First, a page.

Here’s how the ridiculously-long nd ever-growing reader-suggested review queue stands: Cat Soup (next week!); Society (DVD re-release expected soon!); The Fox Family; Angelus; This Filthy Earth; Conspirators of Pleasure; Innocence; Blue Velvet; ID (2005); Master of the Flying Continue reading WHAT’S IN THE PIPELINE→
Our weekly look at what’s weird in theaters, on hot-off-the-presses DVDs, and on more distant horizons…
Trailers of new release movies are generally available on the official site links.
FILM FESTIVALS – Tribeca Film Festival (New York City, Apr. 15-26):
With more arthouse, revival and first run theaters per capita than anyplace in the world, every day in New York City is like a film festival, so Tribeca as an event is almost redundant. Still, there are some fine movies making their North American debuts here. We noticed nothing that struck us as a weird movie must-see, but here are some interestingly offbeat films we spotted in the catalog:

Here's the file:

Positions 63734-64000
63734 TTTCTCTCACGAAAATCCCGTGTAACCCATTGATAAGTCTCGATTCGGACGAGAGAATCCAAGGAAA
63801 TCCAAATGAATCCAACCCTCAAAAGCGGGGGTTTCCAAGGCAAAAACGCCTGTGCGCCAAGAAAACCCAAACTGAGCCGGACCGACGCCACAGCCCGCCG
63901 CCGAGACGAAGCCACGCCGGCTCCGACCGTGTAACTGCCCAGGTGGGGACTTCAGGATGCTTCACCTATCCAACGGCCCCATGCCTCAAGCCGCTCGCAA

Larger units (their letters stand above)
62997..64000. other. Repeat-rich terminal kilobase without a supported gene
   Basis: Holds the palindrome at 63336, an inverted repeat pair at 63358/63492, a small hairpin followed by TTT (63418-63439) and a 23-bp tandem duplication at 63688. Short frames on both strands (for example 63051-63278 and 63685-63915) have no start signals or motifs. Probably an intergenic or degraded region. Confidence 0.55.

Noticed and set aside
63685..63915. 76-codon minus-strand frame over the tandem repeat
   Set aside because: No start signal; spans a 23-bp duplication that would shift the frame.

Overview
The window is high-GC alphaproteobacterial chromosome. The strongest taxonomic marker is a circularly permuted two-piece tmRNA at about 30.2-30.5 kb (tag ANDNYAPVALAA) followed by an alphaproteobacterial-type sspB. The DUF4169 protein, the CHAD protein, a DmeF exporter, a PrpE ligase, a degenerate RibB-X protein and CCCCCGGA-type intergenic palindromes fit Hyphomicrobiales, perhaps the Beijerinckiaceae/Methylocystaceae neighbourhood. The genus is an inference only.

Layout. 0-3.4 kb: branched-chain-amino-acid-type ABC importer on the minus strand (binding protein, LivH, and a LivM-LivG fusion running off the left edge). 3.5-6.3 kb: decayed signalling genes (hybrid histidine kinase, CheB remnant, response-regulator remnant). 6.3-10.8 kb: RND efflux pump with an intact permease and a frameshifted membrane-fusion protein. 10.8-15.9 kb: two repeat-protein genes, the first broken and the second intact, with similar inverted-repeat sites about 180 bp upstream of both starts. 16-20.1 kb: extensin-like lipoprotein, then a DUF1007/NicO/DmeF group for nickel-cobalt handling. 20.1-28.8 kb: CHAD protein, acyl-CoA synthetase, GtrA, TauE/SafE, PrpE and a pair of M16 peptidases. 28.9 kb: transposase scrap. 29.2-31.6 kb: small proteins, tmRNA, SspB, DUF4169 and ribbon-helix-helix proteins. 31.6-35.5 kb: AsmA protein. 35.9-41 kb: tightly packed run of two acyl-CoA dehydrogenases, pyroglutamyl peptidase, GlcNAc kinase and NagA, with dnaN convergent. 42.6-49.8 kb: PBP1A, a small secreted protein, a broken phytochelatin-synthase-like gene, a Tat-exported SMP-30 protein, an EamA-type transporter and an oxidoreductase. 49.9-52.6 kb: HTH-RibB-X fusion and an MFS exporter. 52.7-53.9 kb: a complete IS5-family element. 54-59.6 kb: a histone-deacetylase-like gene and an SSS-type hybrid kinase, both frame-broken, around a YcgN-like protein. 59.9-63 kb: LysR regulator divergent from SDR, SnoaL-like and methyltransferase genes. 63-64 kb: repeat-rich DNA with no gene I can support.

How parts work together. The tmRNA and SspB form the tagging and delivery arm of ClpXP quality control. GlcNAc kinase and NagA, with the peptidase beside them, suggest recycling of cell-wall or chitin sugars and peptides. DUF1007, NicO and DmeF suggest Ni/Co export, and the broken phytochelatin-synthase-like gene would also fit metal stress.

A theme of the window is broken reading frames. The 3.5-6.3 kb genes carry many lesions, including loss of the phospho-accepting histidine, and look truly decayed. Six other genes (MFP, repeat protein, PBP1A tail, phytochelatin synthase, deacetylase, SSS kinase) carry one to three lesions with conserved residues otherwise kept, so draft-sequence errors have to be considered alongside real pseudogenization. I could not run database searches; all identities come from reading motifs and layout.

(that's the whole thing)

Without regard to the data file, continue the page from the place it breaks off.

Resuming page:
Aloft – A son searches for his mother, who abandoned the family to become a New Age healer, in a drama described as “dreamlike.” Screens on the 24th & 25th.
Come Down Molly – A new mother takes psychedelic mushrooms on vacation in the Rockies. See it Apr 18, 23 or 25.
Lucifer – The devil climbs down from a ladder and lands in a paradisaical Mexican peasant village; filmed in a circular aspect ratio. Screens from 21-24.
Mojave – A depressed artist wanders into the desert where he meets a strange, violent drifter who claims to be the Devil. Plays the 18th, 19th, 22nd & 24th.